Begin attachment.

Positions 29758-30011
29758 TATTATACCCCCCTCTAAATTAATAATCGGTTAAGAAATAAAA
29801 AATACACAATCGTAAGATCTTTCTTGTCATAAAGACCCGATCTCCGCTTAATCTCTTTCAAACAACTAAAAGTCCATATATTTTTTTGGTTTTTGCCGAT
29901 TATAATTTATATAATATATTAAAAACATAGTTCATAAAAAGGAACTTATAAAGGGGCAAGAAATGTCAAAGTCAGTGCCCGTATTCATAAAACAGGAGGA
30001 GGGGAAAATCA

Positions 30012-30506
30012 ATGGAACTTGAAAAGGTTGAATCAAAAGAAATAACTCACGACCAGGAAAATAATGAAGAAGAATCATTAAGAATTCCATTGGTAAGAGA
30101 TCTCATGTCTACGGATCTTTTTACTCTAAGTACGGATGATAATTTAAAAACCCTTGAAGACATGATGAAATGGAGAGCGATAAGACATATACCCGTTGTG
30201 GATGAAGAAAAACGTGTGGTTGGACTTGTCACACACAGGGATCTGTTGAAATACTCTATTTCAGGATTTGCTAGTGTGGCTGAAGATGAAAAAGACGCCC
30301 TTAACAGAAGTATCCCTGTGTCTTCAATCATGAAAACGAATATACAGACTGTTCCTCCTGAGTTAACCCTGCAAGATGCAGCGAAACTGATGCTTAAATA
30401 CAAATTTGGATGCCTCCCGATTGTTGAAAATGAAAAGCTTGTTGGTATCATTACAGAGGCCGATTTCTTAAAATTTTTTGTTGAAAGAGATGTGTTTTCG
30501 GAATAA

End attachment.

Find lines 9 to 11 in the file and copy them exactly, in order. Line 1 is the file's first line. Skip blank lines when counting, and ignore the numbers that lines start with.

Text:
30201 GATGAAGAAAAACGTGTGGTTGGACTTGTCACACACAGGGATCTGTTGAAATACTCTATTTCAGGATTTGCTAGTGTGGCTGAAGATGAAAAAGACGCCC
30301 TTAACAGAAGTATCCCTGTGTCTTCAATCATGAAAACGAATATACAGACTGTTCCTCCTGAGTTAACCCTGCAAGATGCAGCGAAACTGATGCTTAAATA
30401 CAAATTTGGATGCCTCCCGATTGTTGAAAATGAAAAGCTTGTTGGTATCATTACAGAGGCCGATTTCTTAAAATTTTTTGTTGAAAGAGATGTGTTTTCG